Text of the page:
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Thanksgiving hasn’t always meant only football. It used to mean horse racing, too. For some folks, it still means horse racing.
Nearly 6,000 people showed up at Laurel Park for the holiday card this year, lured by either racing tradition or all the free doughnuts, free coffee, and free pie.
Eliot Gunner, an Arlingtonian who grew up with racing at Massachusetts tracks, was among them.
“Thanksgiving always brings in a big crowd, and this year it’s a very big crowd,” says Gunner, a railbird who’s been to a Maryland track every Thanksgiving, and essentially every weekend, since moving to the D.C. area in the 1980s. “A lot of them I haven’t seen here before. And if I
don’t recognize them, they’re just here for the holiday.”
Thanksgiving cards are as traditional as anything in racing, a sport that looks backward like no other.
Local newspaper archives show that the St. Asaph racetrack, a circuit in the Del Ray neighborhood of Alexandria, had the best Thanksgiving racing around here way back in the 1890s, with the stiffest competition coming from a track on Benning Road NE.
Thanksgiving used to regularly give Maryland racing its biggest day of the fall meet. On Turkey Day 1965, for instance, the Dixie Handicap attracted 18 entrants to Pimlico for the eighth-oldest stakes race in the country. That’s the size of a Kentucky Derby field, and about three times as big as a typical race in Maryland these days.
It’s not only the size of the fields that has shrunk around here. Though Thanksgiving remains on the schedule, total racing days are way down. In 1986, for example, there were 286 racing days in Maryland. This year, assuming no more weather cancellations, there will be just 164.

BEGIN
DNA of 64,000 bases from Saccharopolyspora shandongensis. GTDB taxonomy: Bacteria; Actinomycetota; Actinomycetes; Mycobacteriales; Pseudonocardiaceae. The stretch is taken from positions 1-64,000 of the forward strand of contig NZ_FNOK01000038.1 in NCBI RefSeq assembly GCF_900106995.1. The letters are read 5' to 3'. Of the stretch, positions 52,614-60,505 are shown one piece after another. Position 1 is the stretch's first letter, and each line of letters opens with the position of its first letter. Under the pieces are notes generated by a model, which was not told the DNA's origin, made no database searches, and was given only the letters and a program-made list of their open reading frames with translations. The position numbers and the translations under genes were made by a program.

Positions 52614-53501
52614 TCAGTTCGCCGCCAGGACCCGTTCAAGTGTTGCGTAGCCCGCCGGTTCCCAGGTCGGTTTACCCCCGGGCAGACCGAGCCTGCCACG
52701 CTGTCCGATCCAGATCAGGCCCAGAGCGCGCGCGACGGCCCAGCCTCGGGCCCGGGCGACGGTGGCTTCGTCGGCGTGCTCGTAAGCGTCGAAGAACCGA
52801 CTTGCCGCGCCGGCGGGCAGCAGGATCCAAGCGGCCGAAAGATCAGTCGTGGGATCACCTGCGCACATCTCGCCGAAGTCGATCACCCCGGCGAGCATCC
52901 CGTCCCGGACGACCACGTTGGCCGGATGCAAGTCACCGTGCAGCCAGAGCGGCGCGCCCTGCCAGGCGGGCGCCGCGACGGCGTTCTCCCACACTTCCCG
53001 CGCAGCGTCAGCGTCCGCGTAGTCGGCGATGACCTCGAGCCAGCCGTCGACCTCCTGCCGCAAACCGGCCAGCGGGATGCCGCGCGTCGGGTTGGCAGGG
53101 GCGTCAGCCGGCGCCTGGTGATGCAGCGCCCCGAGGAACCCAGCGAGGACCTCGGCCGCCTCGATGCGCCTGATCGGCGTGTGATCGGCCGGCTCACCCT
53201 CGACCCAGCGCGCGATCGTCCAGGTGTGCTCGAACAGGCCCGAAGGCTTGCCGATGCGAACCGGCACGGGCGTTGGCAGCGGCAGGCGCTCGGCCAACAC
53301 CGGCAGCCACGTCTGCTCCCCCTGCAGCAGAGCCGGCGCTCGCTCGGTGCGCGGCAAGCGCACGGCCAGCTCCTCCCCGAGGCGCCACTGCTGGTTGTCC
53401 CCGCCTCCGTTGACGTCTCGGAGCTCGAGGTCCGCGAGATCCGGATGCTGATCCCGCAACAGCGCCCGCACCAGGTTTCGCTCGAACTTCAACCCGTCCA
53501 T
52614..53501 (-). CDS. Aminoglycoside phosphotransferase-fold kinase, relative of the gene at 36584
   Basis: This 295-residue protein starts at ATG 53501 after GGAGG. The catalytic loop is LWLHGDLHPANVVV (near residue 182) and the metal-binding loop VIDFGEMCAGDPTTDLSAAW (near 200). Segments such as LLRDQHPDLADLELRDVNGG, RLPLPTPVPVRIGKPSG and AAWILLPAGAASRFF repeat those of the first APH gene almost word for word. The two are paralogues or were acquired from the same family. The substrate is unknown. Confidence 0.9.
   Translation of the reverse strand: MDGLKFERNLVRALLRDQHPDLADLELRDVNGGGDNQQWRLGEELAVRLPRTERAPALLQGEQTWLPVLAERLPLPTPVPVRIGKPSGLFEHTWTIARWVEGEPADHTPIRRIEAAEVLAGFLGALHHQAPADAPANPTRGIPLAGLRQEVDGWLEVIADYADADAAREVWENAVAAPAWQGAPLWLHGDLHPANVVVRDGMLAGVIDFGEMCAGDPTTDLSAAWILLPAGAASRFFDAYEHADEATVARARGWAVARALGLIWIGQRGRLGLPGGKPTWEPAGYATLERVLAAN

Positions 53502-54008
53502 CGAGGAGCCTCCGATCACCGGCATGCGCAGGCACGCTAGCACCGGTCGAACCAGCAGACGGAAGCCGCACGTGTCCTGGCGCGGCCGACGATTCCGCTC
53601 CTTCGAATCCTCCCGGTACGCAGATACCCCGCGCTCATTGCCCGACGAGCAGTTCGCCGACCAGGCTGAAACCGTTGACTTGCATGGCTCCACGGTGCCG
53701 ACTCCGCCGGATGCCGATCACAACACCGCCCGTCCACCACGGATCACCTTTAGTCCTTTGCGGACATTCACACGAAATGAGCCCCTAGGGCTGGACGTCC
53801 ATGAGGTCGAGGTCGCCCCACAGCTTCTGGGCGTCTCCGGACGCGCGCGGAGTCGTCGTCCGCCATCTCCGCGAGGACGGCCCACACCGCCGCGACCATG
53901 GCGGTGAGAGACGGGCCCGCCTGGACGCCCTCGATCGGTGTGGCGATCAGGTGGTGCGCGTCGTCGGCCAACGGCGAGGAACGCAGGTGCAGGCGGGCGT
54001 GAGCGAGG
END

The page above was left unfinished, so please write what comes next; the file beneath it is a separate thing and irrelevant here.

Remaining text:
Those numbers are just one reason that Laurel Park, much like the entire sport, often seems to have only a past.
I used to work at the track in the 1990s, when I covered Maryland racing. The place was a time machine then, and it still is. Its retro ambiance is the result of inertia and a lack of money, not design.
Just one example of retroness among thousands: The elevator to the Laurel Park press box is manual, meaning it requires an elevator operator to close a cage and rotate a lever to get you upstairs or down.
This mode of transport went out of style about the same time as the steamboat. But the geezerly elevator, operator and all, blends right in at the racetrack.
The press box on the top floor of the track compound reeks of the past, too. There are huge piles of yellowed and ancient Racing Forms stacked on top of tables. Beneath these same tables are piles of metal film canisters, holding miles of footage from Laurel Park’s glory days.
The stash would be a gold mine for a racing historian, since many of the containers are labeled “DC International.” That was a premier turf stakes race held here from 1952 to 1994 that every year attracted crowds of about 40,000 and the top racing talent in the world. The International fields boasted hall-of-fame horses like Kelso; jockeys like Lester Piggott, Eddie Arcaro, and Steve Cauthen; and trainers including Bill Mott and Woody Stephens. There’s also a chance the unkempt footage pile contains shots of Secretariat, the Babe Ruth of horses, who as a pre-iconic two-year-old won the Laurel Futurity here in October 1972.